|Crystal structure of holmium, hexagonal close-packed.|
|Atomic Number:||67||Atomic Radius:||216 pm (Van der Waals)|
|Atomic Symbol:||Ho||Melting Point:||1474 °C|
|Atomic Weight:||164.9||Boiling Point:||2700 °C|
|Electron Configuration:||[Xe]6s24f11||Oxidation States:||3|
From the Latin word Holmia meaning Stockholm. The special absorption bands of holmium were noticed in 1878 by the Swiss chemists Delafontaine and Soret, who announced the existence of an "Element X." Cleve, of Sweden, later independently discovered the element while working on erbia earth. The element is named after Cleve's native city. Holmia, the yellow oxide, was prepared by Homberg in 1911. Holmium occurs in gadolinite, monazite, and in other rare-earth minerals. It is commercially obtained from monazite, occurring in that mineral to the extent of about 0.05%. It has been isolated by the reduction of its anhydrous chloride or fluoride with calcium metal.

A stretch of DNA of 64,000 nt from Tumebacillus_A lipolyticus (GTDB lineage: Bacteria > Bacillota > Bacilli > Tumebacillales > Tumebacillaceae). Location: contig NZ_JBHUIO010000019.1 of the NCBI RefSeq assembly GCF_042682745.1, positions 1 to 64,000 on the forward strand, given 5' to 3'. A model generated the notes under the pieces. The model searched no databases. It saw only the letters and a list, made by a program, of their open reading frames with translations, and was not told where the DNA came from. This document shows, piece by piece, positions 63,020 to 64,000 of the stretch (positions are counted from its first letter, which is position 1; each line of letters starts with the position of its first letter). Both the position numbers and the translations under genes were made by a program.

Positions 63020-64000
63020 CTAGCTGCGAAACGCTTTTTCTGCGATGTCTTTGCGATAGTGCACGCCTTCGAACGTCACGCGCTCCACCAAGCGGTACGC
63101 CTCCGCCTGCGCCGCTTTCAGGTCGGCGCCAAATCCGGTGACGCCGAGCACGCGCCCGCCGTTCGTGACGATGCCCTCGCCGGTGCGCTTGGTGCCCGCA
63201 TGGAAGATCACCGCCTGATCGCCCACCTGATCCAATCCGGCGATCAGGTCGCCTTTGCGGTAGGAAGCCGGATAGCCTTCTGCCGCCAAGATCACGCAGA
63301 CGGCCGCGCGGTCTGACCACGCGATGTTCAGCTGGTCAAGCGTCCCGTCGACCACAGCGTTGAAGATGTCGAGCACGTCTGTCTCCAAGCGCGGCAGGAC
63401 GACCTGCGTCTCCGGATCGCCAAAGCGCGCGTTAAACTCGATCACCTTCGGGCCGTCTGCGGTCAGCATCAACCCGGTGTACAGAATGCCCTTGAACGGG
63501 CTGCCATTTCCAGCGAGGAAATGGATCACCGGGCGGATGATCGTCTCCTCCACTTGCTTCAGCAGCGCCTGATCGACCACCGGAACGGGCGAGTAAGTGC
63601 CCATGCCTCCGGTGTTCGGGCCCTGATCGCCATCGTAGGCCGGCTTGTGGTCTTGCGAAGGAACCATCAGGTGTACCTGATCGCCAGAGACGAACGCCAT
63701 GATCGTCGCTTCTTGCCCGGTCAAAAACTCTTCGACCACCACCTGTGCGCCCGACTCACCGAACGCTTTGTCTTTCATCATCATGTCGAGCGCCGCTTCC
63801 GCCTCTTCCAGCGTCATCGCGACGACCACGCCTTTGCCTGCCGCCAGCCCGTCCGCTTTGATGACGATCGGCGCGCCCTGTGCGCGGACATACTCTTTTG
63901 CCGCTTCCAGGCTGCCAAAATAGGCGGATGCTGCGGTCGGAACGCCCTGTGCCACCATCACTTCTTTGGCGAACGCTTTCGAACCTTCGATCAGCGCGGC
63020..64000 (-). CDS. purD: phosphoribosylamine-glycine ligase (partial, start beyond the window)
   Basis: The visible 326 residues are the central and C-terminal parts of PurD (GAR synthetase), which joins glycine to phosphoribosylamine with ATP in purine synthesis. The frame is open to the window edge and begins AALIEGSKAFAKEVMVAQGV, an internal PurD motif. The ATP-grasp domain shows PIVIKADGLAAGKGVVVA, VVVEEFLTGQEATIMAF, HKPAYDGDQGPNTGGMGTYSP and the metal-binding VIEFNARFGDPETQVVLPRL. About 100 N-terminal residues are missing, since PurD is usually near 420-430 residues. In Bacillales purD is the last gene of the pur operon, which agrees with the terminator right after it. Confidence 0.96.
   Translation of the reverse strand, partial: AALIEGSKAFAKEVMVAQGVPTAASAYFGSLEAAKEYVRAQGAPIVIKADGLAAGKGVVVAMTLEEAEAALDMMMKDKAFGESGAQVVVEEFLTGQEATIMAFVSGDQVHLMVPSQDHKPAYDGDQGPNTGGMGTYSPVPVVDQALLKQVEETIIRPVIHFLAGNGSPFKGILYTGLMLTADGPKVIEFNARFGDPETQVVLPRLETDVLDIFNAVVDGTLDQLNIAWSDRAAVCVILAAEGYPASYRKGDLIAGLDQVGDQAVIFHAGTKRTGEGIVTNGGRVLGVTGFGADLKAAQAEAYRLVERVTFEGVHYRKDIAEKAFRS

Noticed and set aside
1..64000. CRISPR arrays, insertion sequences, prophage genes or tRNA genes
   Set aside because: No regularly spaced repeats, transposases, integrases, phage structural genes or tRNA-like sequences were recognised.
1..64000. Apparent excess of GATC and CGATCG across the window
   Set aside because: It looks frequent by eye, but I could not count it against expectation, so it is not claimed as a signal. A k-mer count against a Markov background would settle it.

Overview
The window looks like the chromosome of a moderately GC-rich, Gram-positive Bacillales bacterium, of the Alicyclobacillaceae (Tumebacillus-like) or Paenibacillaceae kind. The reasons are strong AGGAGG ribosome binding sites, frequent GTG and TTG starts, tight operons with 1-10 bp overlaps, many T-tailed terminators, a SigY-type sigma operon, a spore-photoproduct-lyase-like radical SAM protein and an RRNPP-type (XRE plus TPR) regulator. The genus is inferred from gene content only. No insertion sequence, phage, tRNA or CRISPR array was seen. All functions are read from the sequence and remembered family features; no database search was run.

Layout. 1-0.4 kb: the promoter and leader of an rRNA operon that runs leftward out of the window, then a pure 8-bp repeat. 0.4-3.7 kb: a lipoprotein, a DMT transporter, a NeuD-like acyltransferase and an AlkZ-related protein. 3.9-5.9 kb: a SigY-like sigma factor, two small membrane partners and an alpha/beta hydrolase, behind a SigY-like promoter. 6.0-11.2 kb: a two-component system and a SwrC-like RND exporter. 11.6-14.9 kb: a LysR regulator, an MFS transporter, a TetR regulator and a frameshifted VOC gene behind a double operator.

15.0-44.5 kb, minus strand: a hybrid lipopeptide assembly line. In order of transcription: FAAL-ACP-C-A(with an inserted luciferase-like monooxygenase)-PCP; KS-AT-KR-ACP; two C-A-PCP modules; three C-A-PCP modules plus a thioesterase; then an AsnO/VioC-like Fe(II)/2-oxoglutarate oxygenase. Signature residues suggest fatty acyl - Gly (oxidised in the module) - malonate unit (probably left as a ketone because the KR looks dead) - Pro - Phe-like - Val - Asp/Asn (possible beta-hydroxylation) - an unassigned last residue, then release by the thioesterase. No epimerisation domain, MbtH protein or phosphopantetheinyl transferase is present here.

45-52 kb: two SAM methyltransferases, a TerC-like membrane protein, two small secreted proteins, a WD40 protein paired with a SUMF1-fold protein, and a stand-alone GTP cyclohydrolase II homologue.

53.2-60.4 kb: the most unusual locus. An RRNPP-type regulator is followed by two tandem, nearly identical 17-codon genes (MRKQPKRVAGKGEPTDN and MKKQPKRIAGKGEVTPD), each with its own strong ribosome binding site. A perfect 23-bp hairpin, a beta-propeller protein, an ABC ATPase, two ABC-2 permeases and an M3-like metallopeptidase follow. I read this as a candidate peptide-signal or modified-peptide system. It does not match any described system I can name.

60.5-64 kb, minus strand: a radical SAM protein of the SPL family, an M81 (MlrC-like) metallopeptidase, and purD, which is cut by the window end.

Pure holmium has a metallic to bright silver luster. It is relatively soft and malleable and is stable in dry air at room temperature but rapidly oxidizes in moist air and at elevated temperatures. The metal has unusual magnetic properties. Few uses have yet been found for the element. The element, as with other rare earths, seems to have a low acute toxic rating.